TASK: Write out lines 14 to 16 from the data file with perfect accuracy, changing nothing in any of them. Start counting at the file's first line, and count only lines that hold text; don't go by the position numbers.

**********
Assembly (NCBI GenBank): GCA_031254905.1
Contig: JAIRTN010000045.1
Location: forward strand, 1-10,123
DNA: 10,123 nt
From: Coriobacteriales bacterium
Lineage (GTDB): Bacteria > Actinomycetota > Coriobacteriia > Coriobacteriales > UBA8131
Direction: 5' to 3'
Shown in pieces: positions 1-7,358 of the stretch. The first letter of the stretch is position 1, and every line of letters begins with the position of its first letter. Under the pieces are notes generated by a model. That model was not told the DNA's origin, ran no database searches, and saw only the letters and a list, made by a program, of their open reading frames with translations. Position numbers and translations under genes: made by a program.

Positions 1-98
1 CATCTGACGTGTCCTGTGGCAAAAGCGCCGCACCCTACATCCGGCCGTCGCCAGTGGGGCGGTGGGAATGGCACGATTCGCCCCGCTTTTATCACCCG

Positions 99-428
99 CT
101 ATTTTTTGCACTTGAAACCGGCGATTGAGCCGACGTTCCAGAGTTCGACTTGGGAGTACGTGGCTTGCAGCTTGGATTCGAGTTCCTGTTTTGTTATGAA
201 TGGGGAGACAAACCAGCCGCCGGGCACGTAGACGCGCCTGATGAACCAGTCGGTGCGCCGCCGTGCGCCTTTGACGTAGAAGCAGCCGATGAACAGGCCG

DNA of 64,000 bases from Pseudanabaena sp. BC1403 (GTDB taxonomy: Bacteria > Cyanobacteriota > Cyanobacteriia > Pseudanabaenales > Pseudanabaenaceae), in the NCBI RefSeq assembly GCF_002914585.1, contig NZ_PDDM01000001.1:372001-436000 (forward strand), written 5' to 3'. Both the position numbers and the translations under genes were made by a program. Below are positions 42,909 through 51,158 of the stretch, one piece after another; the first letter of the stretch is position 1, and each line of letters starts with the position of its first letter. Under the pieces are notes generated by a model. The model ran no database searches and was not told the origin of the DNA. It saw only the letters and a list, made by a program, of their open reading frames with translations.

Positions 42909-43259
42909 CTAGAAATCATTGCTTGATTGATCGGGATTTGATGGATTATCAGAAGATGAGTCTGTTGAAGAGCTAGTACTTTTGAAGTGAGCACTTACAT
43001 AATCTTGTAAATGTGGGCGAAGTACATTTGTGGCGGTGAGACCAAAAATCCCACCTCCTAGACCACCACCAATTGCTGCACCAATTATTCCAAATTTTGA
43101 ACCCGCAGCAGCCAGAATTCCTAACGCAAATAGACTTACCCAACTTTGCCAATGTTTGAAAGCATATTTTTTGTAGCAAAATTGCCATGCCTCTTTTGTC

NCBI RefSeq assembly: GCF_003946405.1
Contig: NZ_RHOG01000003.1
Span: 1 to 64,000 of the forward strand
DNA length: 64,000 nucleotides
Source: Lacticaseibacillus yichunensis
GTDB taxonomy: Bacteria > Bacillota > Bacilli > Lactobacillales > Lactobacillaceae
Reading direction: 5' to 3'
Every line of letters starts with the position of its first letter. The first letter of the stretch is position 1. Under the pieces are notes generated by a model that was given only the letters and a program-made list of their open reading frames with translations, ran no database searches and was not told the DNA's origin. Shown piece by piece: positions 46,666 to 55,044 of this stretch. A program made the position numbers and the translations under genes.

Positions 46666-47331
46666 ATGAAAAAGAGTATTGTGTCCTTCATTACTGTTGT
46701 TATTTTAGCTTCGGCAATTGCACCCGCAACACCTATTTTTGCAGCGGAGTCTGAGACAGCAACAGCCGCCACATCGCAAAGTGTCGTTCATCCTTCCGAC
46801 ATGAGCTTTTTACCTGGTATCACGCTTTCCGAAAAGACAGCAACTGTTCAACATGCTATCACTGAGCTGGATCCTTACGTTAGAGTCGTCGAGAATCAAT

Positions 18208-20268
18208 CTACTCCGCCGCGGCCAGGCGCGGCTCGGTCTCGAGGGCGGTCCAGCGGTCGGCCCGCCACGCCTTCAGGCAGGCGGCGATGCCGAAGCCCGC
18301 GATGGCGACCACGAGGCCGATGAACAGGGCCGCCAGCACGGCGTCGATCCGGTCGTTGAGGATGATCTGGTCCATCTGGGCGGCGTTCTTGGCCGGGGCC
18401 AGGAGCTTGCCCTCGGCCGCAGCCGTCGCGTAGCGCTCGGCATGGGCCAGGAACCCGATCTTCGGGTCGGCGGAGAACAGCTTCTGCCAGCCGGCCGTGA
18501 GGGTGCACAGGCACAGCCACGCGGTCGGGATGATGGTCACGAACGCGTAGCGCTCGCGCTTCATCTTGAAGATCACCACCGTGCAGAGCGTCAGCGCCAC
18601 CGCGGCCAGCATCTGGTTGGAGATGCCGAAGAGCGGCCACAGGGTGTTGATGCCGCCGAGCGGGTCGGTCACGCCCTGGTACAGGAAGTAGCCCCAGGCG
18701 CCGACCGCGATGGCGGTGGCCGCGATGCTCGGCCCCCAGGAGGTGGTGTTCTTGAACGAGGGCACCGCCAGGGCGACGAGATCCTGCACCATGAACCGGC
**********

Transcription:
201 TGGGGAGACAAACCAGCCGCCGGGCACGTAGACGCGCCTGATGAACCAGTCGGTGCGCCGCCGTGCGCCTTTGACGTAGAAGCAGCCGATGAACAGGCCG

DNA of 64,000 bases from Pseudanabaena sp. BC1403 (GTDB taxonomy: Bacteria > Cyanobacteriota > Cyanobacteriia > Pseudanabaenales > Pseudanabaenaceae), in the NCBI RefSeq assembly GCF_002914585.1, contig NZ_PDDM01000001.1:372001-436000 (forward strand), written 5' to 3'. Both the position numbers and the translations under genes were made by a program. Below are positions 42,909 through 51,158 of the stretch, one piece after another; the first letter of the stretch is position 1, and each line of letters starts with the position of its first letter. Under the pieces are notes generated by a model. The model ran no database searches and was not told the origin of the DNA. It saw only the letters and a list, made by a program, of their open reading frames with translations.

Positions 42909-43259